This is the first in a two part series on different types of residential properties. You can view part two here
Examples of residential freehold properties are vacant stands, a regular stand with a house (these could also be situated in estates or complexes), farms, plots, smallholdings, and so on. There are two main types of freeholds; residential freehold properties, and clusters or properties in an estate.
When you own a residential freehold property, you (or you and your co-owners) are the sole owner of the property. You have full rights over the property, no governing body to answer to (except for the local authority), no rules regulating your conduct and no levies to pay. You own the land and all its permanent structures. You are responsible to maintain it and for the rates and taxes payable to the local authority.
Boomed-off areas or road closures have become a very hot topic for debate over the past couple of years. There are those who oppose the concept, stating that it is a money making scheme, that denies the general public access to public roads which belong to everyone. The rationale behind this is that certain communities prefer to 'create an estate cheaply' rather than going through the expense of buying into an established or purpose-built secure estate.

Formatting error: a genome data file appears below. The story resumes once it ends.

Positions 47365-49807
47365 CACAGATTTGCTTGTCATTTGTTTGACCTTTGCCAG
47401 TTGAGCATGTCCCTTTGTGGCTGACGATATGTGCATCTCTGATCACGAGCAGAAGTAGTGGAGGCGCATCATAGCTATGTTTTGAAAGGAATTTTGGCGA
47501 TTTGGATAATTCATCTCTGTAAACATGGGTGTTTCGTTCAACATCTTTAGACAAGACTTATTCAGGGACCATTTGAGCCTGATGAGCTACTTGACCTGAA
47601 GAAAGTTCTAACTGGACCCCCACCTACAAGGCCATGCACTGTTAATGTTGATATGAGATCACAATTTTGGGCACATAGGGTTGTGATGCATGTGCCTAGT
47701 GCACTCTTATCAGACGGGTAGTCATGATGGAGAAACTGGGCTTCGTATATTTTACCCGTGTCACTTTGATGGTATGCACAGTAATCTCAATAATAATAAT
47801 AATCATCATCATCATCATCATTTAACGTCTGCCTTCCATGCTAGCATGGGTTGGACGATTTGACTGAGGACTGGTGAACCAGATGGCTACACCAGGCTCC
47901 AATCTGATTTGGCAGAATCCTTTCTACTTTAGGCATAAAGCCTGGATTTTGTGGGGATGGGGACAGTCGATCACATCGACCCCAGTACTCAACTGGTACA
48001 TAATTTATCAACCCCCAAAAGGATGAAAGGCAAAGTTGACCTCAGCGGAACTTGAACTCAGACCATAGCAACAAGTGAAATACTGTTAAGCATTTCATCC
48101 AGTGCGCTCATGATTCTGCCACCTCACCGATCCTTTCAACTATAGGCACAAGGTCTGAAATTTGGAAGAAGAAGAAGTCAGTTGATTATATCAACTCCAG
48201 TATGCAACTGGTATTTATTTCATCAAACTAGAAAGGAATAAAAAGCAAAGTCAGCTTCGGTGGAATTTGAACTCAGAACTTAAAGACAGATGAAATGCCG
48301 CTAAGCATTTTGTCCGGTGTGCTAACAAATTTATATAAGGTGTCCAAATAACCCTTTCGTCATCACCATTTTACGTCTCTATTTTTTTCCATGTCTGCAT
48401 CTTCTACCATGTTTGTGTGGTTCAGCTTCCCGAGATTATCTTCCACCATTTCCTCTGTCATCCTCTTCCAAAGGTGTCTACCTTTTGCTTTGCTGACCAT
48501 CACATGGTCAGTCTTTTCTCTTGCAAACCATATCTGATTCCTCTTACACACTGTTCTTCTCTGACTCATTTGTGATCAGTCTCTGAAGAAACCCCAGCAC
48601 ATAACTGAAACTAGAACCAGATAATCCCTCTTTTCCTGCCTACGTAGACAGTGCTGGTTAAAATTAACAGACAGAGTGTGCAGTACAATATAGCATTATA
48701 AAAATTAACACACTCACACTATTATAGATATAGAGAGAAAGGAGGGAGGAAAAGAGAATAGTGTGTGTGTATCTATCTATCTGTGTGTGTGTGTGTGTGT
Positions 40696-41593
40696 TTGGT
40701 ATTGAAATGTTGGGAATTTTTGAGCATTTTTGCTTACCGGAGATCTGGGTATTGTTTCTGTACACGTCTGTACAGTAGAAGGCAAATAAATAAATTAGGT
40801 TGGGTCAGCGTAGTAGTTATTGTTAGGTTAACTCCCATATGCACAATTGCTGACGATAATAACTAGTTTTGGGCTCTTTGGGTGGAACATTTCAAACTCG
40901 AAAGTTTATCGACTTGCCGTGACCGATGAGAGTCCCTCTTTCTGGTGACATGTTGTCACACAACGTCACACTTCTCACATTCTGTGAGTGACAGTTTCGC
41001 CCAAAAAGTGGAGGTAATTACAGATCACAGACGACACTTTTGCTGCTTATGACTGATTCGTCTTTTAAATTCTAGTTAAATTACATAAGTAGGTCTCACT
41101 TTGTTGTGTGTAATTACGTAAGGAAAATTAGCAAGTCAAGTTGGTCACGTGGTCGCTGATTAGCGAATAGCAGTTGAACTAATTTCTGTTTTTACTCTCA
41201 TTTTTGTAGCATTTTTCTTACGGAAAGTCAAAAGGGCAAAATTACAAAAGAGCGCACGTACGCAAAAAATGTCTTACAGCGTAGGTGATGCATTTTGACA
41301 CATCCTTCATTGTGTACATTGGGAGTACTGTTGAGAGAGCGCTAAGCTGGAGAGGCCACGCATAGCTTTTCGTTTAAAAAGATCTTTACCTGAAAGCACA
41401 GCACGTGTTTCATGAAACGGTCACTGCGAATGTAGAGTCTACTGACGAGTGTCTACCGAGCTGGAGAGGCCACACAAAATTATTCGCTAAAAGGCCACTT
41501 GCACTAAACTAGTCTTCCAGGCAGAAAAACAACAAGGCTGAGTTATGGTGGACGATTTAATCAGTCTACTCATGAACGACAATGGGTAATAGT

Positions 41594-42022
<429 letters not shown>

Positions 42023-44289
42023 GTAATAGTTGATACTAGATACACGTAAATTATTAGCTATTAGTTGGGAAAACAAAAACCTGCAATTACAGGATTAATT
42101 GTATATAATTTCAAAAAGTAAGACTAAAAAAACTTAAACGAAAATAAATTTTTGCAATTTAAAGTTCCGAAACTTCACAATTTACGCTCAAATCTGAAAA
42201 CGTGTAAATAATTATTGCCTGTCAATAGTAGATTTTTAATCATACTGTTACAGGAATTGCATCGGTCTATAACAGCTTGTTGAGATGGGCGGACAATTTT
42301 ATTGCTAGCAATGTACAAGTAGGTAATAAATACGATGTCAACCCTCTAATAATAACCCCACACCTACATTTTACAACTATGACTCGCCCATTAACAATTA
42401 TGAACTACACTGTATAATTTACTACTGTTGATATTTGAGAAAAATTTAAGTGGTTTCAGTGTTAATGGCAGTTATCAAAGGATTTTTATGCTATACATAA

The fact is however, that crime is a problem in South Africa. Residents are trying to keep their homes and families safe, and taking crime prevention into their own hands.
Road closures increase security in a community, not because they keep people out, but because structures are put into place to make it difficult for criminals to escape and more possible for the community and security companies assigned to alert police to known criminals.
Only once proper procedures have been followed and permission granted by the relevant authorities can an area be closed off legally. All residents involved are required to pay a monthly levy and occasionally an additional "special levy" to pay for "out of the ordinary" expenses, like shortfalls created due to certain residents not paying their levies or installing extra security measures and so on.
Road closures are a worldwide phenomenon, effective in protecting residents against crime. Other countries like Germany, Ireland, France, and America have very similar, and in some cases identical residential security infrastructures and programs.
Clusters and Estate Living
Security forms an essential part of community living. 24-hour guard patrols, single entry access, state of the art security surveillance, carefree living, maximum privacy, peace and quiet, very little traffic and a clean environment are a few of the other advantages.
Clusters and properties in secure estates are also freehold residential properties and although you are the sole owner of the property and have "full rights" over the property, these rights are subject to the Home Owners' Association's (HOA) or Management Committee's rules and regulations. All the owners within the development form part of the HOA and there is a committee appointed, usually at an annual general meeting of all the owners, to carry out the day to day running and management of the HOA.